1. A cottage may not have full (or any) laundry facilities.

As most cottages are used only for one week or a weekend at a time, it’s not that much of a hardship carrying laundry back and forth. Most cottages will have a laundry line of some sort for wet towels and bathing suits but that’s about it. I have to admit, it sure would be nice not having to cart towels and bedding and clothes back and forth. But I think about spending my weekends dealing with cottage laundry and my weeks with work laundry and then I’m okay with consolidating my laundry midweek. Besides, the top I want to wear tomorrow would inevitably be in the wrong place if I had segregated laundry.

  1. Cottage bedrooms & bathrooms can be much smaller.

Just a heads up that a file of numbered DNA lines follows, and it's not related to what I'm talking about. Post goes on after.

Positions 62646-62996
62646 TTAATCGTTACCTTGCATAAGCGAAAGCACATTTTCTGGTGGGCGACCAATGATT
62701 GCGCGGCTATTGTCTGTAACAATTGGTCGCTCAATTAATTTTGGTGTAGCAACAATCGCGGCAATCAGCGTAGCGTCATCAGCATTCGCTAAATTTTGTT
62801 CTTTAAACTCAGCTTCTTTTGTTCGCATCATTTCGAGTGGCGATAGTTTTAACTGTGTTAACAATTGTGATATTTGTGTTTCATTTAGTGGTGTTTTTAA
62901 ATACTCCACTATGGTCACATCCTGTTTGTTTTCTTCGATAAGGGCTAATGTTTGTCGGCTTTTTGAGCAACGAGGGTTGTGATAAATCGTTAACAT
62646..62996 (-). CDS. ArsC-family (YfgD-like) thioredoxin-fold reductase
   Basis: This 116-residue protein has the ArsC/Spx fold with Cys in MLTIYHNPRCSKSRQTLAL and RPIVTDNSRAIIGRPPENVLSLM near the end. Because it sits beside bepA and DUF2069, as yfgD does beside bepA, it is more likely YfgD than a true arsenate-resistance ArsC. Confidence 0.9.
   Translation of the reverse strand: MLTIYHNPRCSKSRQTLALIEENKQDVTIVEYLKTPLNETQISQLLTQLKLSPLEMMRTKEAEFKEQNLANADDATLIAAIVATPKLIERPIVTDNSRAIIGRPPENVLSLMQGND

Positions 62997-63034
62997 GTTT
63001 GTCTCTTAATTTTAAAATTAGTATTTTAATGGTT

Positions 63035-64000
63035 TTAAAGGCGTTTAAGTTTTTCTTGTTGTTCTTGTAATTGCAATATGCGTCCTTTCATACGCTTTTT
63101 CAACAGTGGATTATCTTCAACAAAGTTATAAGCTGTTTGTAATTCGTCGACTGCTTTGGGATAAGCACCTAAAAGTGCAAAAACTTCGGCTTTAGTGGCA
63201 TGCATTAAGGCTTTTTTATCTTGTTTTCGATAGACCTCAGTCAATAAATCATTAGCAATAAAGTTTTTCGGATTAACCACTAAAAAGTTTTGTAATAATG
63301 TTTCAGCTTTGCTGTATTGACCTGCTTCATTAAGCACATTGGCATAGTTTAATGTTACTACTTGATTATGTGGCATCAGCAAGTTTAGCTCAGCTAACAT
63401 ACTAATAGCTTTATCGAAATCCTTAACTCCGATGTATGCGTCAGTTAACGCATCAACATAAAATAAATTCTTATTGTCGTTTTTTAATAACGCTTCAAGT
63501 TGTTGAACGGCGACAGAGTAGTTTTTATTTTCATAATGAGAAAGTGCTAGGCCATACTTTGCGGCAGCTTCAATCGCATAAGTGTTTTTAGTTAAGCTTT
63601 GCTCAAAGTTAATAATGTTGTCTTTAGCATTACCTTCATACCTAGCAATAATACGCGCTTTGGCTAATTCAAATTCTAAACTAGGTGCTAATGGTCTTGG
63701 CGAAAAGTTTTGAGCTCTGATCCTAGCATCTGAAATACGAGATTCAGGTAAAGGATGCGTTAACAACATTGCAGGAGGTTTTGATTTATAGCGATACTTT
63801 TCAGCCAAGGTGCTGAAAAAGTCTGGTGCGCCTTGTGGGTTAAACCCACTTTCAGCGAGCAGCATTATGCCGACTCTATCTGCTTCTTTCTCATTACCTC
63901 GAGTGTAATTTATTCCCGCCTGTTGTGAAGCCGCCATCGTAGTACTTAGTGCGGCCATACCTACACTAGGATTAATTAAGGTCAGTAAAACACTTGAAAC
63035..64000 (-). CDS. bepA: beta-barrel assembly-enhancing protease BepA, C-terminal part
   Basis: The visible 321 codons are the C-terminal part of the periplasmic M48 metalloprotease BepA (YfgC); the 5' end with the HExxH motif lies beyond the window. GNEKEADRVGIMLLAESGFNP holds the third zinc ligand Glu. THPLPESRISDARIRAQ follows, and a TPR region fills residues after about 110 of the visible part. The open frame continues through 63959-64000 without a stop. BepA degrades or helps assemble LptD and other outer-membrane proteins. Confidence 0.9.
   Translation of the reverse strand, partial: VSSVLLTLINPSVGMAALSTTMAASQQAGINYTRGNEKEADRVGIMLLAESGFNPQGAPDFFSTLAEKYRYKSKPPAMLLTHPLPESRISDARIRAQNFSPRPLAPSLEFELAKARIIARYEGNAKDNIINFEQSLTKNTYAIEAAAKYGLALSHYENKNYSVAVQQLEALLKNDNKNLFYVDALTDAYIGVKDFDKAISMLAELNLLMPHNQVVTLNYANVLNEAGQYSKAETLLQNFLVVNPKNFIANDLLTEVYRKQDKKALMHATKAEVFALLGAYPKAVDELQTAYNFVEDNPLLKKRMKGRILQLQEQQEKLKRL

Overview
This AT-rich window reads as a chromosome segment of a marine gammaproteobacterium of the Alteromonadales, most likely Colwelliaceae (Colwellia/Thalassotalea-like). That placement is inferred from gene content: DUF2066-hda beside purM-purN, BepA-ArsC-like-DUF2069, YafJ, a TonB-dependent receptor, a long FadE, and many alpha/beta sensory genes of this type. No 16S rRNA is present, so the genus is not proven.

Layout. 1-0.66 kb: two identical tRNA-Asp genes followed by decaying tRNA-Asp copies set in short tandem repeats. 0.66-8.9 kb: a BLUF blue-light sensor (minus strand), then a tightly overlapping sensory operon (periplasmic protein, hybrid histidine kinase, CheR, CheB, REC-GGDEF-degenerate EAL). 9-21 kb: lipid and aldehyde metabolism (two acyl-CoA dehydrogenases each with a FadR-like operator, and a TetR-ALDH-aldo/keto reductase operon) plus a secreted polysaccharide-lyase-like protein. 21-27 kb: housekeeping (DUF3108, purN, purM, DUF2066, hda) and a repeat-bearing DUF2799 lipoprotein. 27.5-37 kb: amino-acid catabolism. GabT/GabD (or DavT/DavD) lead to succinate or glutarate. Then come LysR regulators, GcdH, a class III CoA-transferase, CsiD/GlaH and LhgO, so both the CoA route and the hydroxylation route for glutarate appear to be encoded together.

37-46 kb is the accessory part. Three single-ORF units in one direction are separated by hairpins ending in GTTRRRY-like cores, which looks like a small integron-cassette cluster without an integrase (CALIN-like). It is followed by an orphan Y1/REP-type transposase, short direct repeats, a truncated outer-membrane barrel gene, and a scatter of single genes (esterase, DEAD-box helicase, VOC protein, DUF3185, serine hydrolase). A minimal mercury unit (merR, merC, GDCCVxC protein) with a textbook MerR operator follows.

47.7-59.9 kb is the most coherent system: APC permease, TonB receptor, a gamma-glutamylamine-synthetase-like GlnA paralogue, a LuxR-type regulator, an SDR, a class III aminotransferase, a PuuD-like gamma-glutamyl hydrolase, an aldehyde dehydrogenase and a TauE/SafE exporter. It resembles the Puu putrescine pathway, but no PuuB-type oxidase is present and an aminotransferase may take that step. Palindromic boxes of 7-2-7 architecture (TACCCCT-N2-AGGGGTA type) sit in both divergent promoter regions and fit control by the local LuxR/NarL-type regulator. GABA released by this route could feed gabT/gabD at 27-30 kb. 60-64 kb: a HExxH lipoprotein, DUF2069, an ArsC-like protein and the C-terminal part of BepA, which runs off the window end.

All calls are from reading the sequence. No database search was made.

Most of us are spoiled with large bedrooms and bathrooms in the city. Who would dream of not having space for your 4 year old to sleep in a queen sized bed and 500 toys? Only one bathroom and it has only one sink? A travesty! At the cottage, the last place you want to be is in your bedroom! At the cottage you’re more likely to want a float in the lake than a long bath. Besides, it’s harder to have those memory-making sleep-overs with the cousins all closely stacked in bunk-beds in a room the size of a boathouse. And who doesn’t like retelling stories of Aunt Betty banging on the washroom door begging the person inside for mercy?

  1. Most cottages aren’t built for cold weather.

We’re not too sure what sort of insulation really is between the walls at our cottage but we do know that it’s better than most. In fact, many traditional cottages don’t have betweens to their walls! Typically in a cottage, the main rooms will have supplemental heat sources – just something to take the chill off – rather than a forced air furnace like a “house house” would have. Cottages built for colder weather often use a wood stove or electric heaters as heat sources. Given that many cottages aren’t “house house” sized, these are perfectly reasonable heat sources. Beware: electric heaters can get expensive to run if the temperatures dip too low.